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Posts Tagged ‘brands

“I think I’ve created a brand and a business”*…

 

https://i0.wp.com/farm9.staticflickr.com/8342/8241536911_67bf2c6d2a_z.jpg

Independent Studio Services, or ISS as it’s known in Hollywood, is one of the leading prop houses serving the motion picture and film community.  Producers rely on it to fit sets with every manor of physical item, each authentically evocative of the scene being shot.  Most of those items– from sideboards to side arms– are “commercially-anonymous”… that’s to say, not overtly branded.  But increasingly over the last several years, via product placement, branded goods– the Heineken that James Bond drinks in Skyfall, the Coke cups in front of each American Idol judge– are slipping into the spotlight.

Still, there are lots of situations in which producers need a “branded” item that isn’t real:

“We’re trained to see brands, so when you don’t it’s almost jarring,” says Michael Bertolina of ISS. “But the network won’t use a brand if it interferes with an advertising deal they have or if it’s not used for its intended use. So instead of covering it with tape or running into a legal nightmare, we create these brands that are fictional.”

Given the normalcy of brands, prop houses like ISS base their fake products on them. Bertolina says the prop version gets modified to the point where it won’t impede on anyone’s intellectual property, “just like private label cereal boxes versus something from Kellogg’s.” So Leonard on Community reviews “Let’s” instead of Lay’s, or Ben Harmon drinks “Haberkern” on American Horror Story last season instead of Heineken.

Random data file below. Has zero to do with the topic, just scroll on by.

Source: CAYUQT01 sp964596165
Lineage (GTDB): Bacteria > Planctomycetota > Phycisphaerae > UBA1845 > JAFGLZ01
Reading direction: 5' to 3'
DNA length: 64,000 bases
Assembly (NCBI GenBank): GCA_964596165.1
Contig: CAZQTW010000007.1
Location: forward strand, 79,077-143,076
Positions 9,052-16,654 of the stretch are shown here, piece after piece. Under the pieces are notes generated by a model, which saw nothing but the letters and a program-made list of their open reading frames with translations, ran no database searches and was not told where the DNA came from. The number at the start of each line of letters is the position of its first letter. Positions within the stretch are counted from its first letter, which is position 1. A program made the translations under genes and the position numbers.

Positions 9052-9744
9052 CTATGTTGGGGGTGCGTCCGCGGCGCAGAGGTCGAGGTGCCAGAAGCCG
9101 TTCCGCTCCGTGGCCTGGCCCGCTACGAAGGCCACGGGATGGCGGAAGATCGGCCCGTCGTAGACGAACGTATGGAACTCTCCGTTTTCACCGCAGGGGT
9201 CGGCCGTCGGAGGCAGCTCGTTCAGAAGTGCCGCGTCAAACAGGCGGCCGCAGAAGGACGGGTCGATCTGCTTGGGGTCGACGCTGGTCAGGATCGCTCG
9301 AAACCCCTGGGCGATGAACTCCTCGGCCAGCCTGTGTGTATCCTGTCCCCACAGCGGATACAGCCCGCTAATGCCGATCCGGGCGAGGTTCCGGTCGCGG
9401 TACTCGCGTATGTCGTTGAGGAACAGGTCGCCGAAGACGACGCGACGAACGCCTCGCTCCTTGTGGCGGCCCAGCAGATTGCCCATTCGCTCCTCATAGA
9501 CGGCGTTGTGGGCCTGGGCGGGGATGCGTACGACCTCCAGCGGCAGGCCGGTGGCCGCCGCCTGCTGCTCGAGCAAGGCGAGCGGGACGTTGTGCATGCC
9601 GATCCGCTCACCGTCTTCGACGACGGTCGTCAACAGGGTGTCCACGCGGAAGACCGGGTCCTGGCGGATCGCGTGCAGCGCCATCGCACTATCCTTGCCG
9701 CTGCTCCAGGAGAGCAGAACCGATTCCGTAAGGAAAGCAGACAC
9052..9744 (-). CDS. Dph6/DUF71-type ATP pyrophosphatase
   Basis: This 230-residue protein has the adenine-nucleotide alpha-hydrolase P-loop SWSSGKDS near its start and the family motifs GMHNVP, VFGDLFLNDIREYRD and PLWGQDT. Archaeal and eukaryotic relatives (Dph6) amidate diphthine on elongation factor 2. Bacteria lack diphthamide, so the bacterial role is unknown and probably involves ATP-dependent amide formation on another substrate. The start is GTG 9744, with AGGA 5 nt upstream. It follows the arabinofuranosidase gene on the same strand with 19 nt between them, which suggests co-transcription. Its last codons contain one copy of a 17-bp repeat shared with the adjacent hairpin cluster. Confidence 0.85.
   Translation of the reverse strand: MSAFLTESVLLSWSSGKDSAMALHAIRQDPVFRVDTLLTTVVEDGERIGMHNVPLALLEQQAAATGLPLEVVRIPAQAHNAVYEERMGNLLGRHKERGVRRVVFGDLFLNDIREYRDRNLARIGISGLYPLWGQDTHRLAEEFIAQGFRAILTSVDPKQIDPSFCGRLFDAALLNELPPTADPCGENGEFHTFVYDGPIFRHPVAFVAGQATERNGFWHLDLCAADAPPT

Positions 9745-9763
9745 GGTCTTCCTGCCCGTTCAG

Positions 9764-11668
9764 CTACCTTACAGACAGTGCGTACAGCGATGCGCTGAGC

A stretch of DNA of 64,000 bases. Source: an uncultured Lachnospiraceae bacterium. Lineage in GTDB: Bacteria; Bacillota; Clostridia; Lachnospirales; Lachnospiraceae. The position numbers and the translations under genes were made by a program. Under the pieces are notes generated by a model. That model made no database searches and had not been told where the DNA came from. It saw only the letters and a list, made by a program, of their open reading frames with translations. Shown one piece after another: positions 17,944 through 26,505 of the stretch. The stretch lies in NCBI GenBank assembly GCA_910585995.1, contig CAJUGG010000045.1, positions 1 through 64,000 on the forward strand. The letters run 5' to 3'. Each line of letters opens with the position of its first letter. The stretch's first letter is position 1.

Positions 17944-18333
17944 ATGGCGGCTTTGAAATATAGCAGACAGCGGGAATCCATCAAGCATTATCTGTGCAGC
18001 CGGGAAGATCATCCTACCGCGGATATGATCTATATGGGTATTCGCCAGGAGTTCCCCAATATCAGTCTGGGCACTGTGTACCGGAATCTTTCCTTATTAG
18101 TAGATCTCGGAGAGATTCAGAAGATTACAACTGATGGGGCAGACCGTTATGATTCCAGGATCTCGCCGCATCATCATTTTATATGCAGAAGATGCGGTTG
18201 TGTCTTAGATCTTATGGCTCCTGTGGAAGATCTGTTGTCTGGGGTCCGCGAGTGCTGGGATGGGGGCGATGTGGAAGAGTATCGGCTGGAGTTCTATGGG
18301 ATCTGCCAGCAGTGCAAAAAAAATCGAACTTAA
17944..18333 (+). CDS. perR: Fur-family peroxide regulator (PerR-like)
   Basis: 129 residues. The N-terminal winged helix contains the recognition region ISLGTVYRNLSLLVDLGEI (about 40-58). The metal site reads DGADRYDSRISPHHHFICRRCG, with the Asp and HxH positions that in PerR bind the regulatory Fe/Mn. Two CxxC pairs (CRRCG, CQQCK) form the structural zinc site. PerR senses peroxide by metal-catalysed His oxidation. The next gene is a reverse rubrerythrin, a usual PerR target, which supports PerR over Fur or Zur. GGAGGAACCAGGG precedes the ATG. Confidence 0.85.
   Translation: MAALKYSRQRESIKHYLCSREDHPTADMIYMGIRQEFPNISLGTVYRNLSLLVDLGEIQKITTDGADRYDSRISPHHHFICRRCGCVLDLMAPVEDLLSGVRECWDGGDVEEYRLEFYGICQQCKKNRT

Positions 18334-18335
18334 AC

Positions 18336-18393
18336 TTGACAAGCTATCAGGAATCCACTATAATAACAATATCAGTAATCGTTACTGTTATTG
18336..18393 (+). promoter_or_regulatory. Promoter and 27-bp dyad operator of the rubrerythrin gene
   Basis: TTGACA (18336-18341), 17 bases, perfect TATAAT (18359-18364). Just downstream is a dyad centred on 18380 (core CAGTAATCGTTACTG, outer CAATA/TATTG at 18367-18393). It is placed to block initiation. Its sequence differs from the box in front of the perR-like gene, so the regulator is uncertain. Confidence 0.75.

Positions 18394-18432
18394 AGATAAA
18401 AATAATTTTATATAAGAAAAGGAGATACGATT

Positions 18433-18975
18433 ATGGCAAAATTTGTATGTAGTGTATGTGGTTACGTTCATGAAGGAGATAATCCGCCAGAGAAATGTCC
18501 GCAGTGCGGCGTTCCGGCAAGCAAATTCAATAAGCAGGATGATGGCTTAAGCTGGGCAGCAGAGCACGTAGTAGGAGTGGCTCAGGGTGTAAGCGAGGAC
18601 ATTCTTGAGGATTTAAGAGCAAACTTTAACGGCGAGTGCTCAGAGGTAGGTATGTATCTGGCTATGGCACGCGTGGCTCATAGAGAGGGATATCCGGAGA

“Our owner’s name is Gregg Bilson, so you’ll find Bilson cigarettes all over TV,” Bertolina adds. “If you watched Justified on FX, [Mags Bennett] ran a shop and had a rack of cigarettes behind her head all the time. They’re all Bilson.”

More on brands-that-aren’t at CoCreate.

* “I don’t think I am an actress. I think I’ve created a brand and a business.” – Pamela Anderson

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As we switch to generics, we might recall that it was on this date in 1969 that ARPANET, the forerunner of the internet as we know it, became an actual network.  Initial test login characters had been sent on October 29 of that year from a ULCA computer to a computer at SRI in Menlo Park, CA, which were then permanently connected on November 21 through early routers (small packet-switching computers then called Interface Message Processors).  With the addition of nodes U.C. Santa Barbara, and the University of Utah on this date, the “remote binary” configuration became a true network.  By December 1971 ARPANET linked 23 host computers to each other; today there are over 900 million host computers connected to the internet– and over 2.4 Billion internet users worldwide.

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Written by LW

December 5, 2012 at 1:01 am

85% confusion and 15% commission*…

Advertising is about selling desire, dreams.  But compared to the dreams that animate the creators of advertising, well…

More glimpses into the fantasies of the Marketing-Industrial Complex at Things Real People Don’t Say About Advertising.

* “Advertising is 85% confusion and 15% commission.”  – Fred Allen

As we console ourselves with Thomas Jefferson’s observation that “the most truthful part of a newspaper is the advertisements,” we might recall that it was on this date in 1985 that Playboy, a periodical valued by its loyal male readership for its enriching articles and informative advertisements, announced an end to the stapling of “centerfold” spreads.

1985 issues, unfettered by staples (source)

 

Written by LW

January 16, 2011 at 1:01 am

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